Every NBA team, good, bad or mediocre, needs to eat up a shit-ton of possessions.
You have your shooters. You have your big-ass roll man, thundering toward the basket. You love it when these fellas are tossin’ them up there, but the other team knows that’s what you want and it will be the first thing they’re looking to shut down, possession after possession.
And so, by the very nature of opposition, you’re going to need a big dog—an abnormally skilled player who brings his natural gifts to bear. If the team is a restaurant, your big dog is the chef de cuisine, the most skilled guy in the house, executing dishes that shouldn’t work with refined expertise.
Shooters, ball handling guards, defensive wings, hefty centers, these are the bricks of the NBA wall. But the big dogs are the mortar, the thing that keep a tea from being a pile of bricks.
In the first half of the 2010s, LaMarcus Aldridge was the Portland Trail Blazers’ big dog. He was impossibly skilled, big with a sweet shooting touch and an unblockable, even kind of beautiful post-up turnaround jumper. Some of his teams were good on his account: The 2011 squad that came out of nowhere to make the playoffs when Brandon Roy was transitioning into the final perma-injured phase of his career; the two conference semi-final appearances with Damian Lillard. Respectable showings from good teams, built around a great player. The point and purpose of being an NBA team is to compete, and Aldridge’s squads always competed.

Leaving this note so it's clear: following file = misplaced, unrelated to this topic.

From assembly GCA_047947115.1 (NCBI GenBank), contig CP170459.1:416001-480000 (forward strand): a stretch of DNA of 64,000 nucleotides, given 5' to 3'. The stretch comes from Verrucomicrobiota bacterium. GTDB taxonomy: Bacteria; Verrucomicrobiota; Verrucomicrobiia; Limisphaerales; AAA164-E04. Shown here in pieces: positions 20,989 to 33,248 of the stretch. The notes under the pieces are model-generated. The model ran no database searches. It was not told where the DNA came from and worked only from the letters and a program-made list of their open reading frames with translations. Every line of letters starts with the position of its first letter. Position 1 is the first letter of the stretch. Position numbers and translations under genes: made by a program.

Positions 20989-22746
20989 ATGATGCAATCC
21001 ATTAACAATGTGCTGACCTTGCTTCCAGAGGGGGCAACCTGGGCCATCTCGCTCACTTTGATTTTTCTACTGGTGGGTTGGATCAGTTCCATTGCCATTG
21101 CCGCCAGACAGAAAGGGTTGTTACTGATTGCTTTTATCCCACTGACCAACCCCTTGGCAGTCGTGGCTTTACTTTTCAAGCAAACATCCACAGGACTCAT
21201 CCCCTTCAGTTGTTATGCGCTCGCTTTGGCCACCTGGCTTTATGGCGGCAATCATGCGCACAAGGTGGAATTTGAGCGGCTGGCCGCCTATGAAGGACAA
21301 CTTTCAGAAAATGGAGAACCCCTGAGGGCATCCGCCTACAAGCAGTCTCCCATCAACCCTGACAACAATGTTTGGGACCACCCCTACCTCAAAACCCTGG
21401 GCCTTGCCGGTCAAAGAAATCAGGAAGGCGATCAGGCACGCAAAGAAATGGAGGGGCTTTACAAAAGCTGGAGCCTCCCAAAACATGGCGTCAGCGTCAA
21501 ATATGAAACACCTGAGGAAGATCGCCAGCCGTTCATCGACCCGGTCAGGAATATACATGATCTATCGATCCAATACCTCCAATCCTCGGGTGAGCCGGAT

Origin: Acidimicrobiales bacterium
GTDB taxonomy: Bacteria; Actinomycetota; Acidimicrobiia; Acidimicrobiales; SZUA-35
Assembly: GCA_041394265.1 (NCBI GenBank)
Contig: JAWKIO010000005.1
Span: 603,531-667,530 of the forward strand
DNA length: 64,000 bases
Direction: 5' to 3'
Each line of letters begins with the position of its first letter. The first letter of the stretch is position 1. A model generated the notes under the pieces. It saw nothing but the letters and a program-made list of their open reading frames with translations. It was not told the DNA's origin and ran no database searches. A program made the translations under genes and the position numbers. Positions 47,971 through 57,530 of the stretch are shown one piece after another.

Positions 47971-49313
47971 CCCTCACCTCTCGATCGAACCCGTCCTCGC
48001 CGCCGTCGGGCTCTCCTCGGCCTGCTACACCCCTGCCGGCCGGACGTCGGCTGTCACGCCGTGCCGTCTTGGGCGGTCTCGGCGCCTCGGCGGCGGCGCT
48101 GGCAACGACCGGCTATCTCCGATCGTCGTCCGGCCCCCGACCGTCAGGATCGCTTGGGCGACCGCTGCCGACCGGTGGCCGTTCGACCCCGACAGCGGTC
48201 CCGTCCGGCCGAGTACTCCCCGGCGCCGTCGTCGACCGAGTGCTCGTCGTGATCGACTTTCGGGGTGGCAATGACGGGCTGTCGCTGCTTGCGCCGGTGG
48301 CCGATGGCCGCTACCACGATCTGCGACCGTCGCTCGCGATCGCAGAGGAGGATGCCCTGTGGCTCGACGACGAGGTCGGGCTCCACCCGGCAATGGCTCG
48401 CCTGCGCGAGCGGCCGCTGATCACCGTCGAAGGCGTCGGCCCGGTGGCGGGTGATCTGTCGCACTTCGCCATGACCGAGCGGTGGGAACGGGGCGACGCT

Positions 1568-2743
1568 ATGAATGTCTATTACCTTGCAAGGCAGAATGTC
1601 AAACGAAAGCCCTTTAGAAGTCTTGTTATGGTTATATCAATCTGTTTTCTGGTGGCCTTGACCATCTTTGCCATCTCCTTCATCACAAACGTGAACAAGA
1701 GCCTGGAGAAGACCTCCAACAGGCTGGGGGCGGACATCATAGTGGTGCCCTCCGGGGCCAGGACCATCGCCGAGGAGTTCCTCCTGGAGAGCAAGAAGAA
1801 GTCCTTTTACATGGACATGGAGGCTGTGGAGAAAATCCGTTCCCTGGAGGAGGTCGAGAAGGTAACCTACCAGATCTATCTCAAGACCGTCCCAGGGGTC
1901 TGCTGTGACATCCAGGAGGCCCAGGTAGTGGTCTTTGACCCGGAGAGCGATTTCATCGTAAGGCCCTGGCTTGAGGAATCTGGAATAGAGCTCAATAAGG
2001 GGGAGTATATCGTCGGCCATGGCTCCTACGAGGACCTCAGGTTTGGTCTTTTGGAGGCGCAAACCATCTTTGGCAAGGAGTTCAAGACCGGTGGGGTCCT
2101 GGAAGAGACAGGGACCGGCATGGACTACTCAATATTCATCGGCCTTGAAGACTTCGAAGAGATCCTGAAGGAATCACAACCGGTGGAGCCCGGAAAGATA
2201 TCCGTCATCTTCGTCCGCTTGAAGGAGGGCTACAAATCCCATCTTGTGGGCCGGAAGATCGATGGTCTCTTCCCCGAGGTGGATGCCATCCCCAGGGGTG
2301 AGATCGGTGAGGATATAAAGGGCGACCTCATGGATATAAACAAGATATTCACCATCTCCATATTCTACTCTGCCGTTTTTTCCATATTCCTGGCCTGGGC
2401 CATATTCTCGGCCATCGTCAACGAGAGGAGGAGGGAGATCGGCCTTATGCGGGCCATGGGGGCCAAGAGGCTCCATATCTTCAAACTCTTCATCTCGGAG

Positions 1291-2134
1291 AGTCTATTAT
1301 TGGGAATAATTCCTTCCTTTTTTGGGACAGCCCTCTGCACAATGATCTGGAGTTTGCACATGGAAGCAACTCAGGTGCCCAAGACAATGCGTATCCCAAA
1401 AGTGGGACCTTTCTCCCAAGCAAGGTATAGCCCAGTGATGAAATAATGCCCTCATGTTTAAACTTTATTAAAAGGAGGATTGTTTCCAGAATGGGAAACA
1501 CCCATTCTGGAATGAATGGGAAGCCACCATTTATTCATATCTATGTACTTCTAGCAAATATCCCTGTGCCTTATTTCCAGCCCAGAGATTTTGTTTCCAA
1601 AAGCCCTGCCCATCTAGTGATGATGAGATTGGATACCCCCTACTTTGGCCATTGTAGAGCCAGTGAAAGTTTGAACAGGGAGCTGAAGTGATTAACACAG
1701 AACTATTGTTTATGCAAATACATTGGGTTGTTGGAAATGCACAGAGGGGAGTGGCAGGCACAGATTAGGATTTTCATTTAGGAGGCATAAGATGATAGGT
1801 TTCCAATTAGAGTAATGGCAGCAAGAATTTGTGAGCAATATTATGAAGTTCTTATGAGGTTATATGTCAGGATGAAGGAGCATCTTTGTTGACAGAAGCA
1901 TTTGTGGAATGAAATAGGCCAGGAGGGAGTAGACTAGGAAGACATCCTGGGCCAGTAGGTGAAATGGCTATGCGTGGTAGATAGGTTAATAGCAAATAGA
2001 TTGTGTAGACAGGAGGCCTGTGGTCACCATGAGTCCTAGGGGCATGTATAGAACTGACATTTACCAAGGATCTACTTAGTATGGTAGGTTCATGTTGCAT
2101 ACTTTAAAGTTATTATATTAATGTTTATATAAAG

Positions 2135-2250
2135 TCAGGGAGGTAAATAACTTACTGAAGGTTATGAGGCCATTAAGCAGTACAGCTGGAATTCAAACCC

Could he have played center more? Sure. Should he have refined his three-point shot earlier? Maybe, but he was born just a few years too early for that to be priority No. 1 for a skilled power forward. Did he leave in free agency? Yes, but that’s his right, and, honestly, the Blazers dodged a bullet on the back half of his contract.
Aldridge announced his retirement last week. He is going out a little early, on account of a heart condition that has hovered over his career, threatening to bring it to a grinding stop at some point or another. He is the Blazers’ fourth all-time minutes played leader, third in points scored, second in field-goals made, and the squad’s all-time rebounding leader. Great player, great career, great Blazer.
There is a bleak side to all of this, of course. Aldridge was drafted with Brandon Roy, a brilliant scoring guard, and was drafted one year before the team lucked out and drafted Greg Oden in 2007. Roy-Aldridge-Oden was a dynastic dream. It was all so clear: Aldridge and Roy scoring their faces off, Andre Miller setting everything up at the point, Wes Matthews and Nic Batum shooting and scoring off the bench, Oden providing a vice grip on the defensive end.
But fate told this dream to eat shit. Roy and Oden were simply not built to be professional athletes for very long, and their careers ended way before a rational, compassionate God would have ordained they would.
Life is disappointing. But we keep living. Aldridge was the life led after the apocalypse, and honestly, that life was pretty great anyway. Live strong on the other side, big dog.